Free Online Surveys Logo
powered by

Rating Scales in Surveys (Numbered or Worded)

Rating scales play a pivotal role in survey research, serving as the bedrock for collecting valuable insights and opinions from respondents.

As researchers strive to design surveys that yield accurate and meaningful data, the choice between numbered and worded rating scales becomes a critical decision.

This article delves into the nuances of these two types of rating scales, exploring their respective strengths and weaknesses.

Table of Contents

What are rating scales?

Rating scales are closed-ended questions designed to measure and collect data about various characteristics, opinions, or attitudes of respondents.

They provide a systematic way for individuals to express their opinions or preferences on a scale, allowing researchers to quantify and analyze responses.

Numbered rating scales

Numbered rating scales, often referred to as quantitative scales, involve assigning numerical values to responses.

These scales provide a structured format for respondents to express their opinions, perceptions, or attitudes by selecting a specific numeric option.

Numbered Rating Scales

Advantages of numbered scales

Precision and clarity

Numbered rating scales offer a clear and precise way of quantifying responses. The numerical values provide a straightforward measurement that aids in data analysis.

Ease of analysis

The simplicity of numerical data facilitates easier statistical analysis. Researchers can apply mathematical operations, such as calculating averages or conducting statistical tests, with greater ease.

Universal application

Numbers have a universal understanding, minimizing the risk of misinterpretation across different cultures and languages. This makes numbered rating scales particularly useful in multicultural or global research projects.

Disadvantages of numbered scales

Potential for response bias

Respondents may exhibit a tendency to choose responses in the middle of the scale (central tendency bias) or opt for extreme values (extreme response bias), impacting the reliability of the data.

Limits expressiveness

Numbered scales might lack the depth needed to capture nuanced opinions or emotions. Respondents may find it challenging to convey subtleties in their feelings through a numeric selection.

Lacks qualitative nuance

They may struggle to capture qualitative aspects of responses. They are primarily quantitative, making it difficult to extract detailed qualitative insights from participants.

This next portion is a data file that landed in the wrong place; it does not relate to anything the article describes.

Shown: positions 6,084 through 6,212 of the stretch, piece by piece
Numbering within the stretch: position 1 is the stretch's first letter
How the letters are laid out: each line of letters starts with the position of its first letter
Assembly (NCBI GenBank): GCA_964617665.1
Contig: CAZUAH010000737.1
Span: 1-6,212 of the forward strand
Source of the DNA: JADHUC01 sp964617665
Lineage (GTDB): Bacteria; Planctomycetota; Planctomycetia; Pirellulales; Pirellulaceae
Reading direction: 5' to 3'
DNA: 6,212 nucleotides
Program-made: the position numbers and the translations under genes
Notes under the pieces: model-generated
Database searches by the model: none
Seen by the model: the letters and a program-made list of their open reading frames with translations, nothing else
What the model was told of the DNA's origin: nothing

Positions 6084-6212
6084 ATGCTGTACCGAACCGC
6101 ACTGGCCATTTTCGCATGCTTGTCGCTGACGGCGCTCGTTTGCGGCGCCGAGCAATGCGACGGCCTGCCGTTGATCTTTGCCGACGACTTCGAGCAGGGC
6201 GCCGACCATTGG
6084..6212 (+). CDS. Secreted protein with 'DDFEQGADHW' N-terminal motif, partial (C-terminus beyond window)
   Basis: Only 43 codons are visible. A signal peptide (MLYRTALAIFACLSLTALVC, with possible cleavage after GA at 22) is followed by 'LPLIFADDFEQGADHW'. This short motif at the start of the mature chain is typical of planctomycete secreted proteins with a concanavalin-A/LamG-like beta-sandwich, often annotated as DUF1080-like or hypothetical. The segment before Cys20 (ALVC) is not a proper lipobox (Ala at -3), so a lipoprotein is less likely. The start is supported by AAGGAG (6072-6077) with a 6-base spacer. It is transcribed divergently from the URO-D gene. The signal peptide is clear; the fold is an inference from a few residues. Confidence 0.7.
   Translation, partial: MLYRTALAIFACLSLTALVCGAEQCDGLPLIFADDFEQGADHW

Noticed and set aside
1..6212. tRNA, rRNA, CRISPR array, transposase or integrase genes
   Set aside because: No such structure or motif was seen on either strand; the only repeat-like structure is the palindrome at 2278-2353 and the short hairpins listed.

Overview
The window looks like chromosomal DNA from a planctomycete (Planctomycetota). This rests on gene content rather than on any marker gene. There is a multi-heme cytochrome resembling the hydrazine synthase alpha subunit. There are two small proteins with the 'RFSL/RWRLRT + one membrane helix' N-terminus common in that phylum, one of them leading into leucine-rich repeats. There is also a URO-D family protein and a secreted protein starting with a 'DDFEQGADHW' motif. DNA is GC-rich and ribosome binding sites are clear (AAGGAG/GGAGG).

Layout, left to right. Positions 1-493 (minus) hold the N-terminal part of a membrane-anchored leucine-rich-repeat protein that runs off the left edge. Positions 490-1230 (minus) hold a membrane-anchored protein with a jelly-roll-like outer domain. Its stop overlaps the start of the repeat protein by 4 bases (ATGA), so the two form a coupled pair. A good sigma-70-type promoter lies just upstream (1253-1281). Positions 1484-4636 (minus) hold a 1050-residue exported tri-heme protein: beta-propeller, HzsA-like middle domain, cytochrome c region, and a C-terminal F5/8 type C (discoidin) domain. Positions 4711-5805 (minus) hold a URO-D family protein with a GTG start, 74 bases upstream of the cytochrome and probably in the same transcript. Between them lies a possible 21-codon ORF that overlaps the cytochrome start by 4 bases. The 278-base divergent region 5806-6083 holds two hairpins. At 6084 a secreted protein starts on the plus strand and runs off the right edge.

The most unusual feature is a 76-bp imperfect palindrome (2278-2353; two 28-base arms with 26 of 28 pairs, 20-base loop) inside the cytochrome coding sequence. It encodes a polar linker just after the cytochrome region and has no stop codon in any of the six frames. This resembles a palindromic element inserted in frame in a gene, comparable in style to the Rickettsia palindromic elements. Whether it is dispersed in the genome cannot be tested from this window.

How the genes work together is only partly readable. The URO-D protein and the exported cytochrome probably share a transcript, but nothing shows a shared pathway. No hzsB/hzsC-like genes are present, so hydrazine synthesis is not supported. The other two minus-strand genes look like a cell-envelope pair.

Worded rating scales

Worded rating scales, also known as qualitative scales, rely on descriptive terms or phrases instead of numerical values.

Respondents select the phrase or term that best aligns with their opinions, providing a more qualitative and nuanced perspective.

Worded Rating Scales

Advantages of worded scales

Richer in opinion

Worded rating scales allow respondents to convey the depth and nuance of their opinions through descriptive language. This richness can provide valuable insights beyond the limitations of numerical scales.

Flexible context

Researchers have the flexibility to customize worded scales to fit the specific context of their study. This adaptability makes worded scales well-suited for surveys with unique objectives or diverse participant groups.

Minimize response bias

Worded scales can reduce certain types of response biases associated with numerical scales. Participants may find it easier to select phrases that resonate with their feelings, potentially minimizing central tendency or extreme response biases.

Disadvantages of worded scales

Language can be subjective

The subjective nature of worded scales introduces interpretation challenges. Respondents may interpret terms differently, leading to variability in their selections.

Less open to interpretation

In cases where each point along the scale is assigned text, your results will be less open to interpretation, which can be more restrictive.

Cultural and language variations

Worded scales may be sensitive to cultural and language variations, as the meaning of certain terms can differ across diverse populations. Researchers must be cautious about potential misinterpretations.

The different types of rating scales

For clarity, let’s go over more types of rating scales available in surveys.